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Thread: Rockwell & Blue Paper steel & White #2

  1. #1

    Rockwell & Blue Paper steel & White #2

    "The Tanaka Sekiso series of knives by Tanaka features handmade custom knives that are hot forged with Damascus blades. The core blade is made from Hitachi Blue Paper Steel (HRC 60 and up)."

    Above is an ad that I read. Rockwell 60 & up (not sure how far "up" that goes)

    I read another ad for a White #2 (different maker) with a Rockwell of 61.

    I was under the impression that White #2 was softer than blue Paper Steel.

    Can someone clear that up for me, or direct me to the proper source?



  2. #2
    Hardness is determined by the method of heat treatment, not the composition of the steel. Some steels get harder than others, but both white and blue steel can do 60-62 no problem. You can heat treat the same steel to a wide range of hardnesses*.

    The difference between white and blue steels is that white steel has less alloying elements than blue steel. Both are very nice.

    *is 'hardnesses' a word? I'm not sure it should be.

  3. #3
    Senior Member

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    Feb 2011
    Pensacola, FL, USA

    Hardness is a function of the heat treatment of a steel, not a particular steel.


  4. #4
    The steels can be heat treated to a range of hardness. Some steels are easier than others to heat treat to a high hardness, either of the steels mentioned could easily be heat treated to 60-61 Rc. Many of the Japanese knives heat treated by eye in a forge can range in hardness because of the limitations of doing it by eye.

  5. #5
    Quote Originally Posted by BurkeCutlery View Post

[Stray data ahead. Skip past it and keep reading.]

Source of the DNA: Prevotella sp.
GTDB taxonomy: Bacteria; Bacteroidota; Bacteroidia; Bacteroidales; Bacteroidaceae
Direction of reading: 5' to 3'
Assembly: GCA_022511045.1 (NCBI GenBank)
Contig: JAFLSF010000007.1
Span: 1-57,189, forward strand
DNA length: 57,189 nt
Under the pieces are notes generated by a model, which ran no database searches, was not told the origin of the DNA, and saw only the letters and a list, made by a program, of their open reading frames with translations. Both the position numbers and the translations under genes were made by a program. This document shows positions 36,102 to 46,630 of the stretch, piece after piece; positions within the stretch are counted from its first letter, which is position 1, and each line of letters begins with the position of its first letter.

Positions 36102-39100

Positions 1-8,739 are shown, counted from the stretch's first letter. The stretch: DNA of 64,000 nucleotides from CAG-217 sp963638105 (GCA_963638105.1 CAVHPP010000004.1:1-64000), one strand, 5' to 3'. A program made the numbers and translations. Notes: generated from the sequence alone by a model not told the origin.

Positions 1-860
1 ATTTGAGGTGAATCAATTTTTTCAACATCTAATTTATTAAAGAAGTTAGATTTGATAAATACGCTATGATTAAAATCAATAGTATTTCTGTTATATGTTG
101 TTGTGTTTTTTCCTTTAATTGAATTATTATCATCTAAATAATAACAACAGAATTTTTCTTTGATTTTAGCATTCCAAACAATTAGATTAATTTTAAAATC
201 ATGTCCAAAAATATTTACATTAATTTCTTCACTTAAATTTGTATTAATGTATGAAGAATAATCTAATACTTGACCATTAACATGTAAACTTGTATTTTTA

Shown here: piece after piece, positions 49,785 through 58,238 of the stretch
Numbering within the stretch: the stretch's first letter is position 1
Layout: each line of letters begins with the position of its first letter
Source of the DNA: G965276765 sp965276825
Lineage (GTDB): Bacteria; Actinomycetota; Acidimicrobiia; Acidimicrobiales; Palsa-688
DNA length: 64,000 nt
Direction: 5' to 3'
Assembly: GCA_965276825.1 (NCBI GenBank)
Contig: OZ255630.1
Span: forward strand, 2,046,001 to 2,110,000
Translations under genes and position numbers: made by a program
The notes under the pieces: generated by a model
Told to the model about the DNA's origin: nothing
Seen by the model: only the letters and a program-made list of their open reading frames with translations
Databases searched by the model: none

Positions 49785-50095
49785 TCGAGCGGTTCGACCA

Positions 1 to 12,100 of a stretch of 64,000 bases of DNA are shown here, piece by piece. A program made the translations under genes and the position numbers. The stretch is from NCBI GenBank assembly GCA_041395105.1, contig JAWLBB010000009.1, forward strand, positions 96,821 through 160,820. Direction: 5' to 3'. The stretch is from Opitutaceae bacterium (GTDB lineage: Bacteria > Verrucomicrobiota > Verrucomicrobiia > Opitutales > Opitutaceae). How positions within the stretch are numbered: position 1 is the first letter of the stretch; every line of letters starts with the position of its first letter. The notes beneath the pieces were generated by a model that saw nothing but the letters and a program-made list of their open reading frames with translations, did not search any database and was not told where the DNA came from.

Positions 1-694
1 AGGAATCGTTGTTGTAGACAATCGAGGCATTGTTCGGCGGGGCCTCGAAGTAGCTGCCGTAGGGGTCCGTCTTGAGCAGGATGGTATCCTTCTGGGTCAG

*is 'hardnesses' a word? I'm not sure it should be.
    According to the Wiktionary it is:

  6. #6

    Join Date
    May 2011
    Top of Georgia
    I would argue that the heat treatment of a given steel is determined by it's composition therefore chemistry is relevant.

    I think in comparing steel it would be best to discuss in general terms. These two steels in general do not have the same hardness but two specific pieces of these steels could have the same hardness.


  7. #7
    Senior Member stevenStefano's Avatar
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    May 2011
    Norn Iron
    Quote Originally Posted by dennis7490 View Post

    I was under the impression that White #2 was softer than blue Paper Steel.
    Many people feel that blue steel has greater edge retention than white steel whereas white steel takes a better edge. I don't think there is a huge difference to be honest, blue steel is generally more expensive though

  8. #8
    Steels can be hardened in a range of Rockwells depending on the HT and tempering. Just because it is harder, doesn't always mean it's better! If the steel gets too brittle at the higher hardness, it wouldn't be as good performance wise if the edge chips. I do have a Fujiwara Terayasu Nakiri in White #1 that is reputed to be between 63 and 64 rockwell, but I have no way of knowing what it actually is w/o a tester!

    I have one of those Tanaka Blue Sekiso's incoming as a 270mm gyuto I also have one of his Blue #2 Kurouchi Nakiri's that takes a very sick edge off of J Nats. I have a white #2 Tojiro Shirogami Nakiri, but I haven't sharpened it up fully yet. The Tanaka Blue #2 takes a very nice edge.

  9. #9
    Senior Member NO ChoP!'s Avatar
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    Apr 2011
    Clayton, NC- surrounded by lots of trees
    I have a couple Tanaka damascus blue blades...I would guess them to be much higher than 60hrc....
    The difference between try and triumph is a little "umph"! NO EXCUSES!!!!!!!

  10. #10
    Is the Tanaka knife handle D shaped or octagonal? I'm debating between that knife, the Hitachi Blue Paper Steel (HRC 60 and up) and the Gesshin Ginga 210mm White #2 Wa-Gyuto from far. Difference in price is the JKI is about $70 more expensive. As they say, I will forget the $70 down the road if the knife is great.

    Any input is appreciated. NOTE: I prefer a D-shaped handle, but I think this can be easily changed out at a place like JKI.



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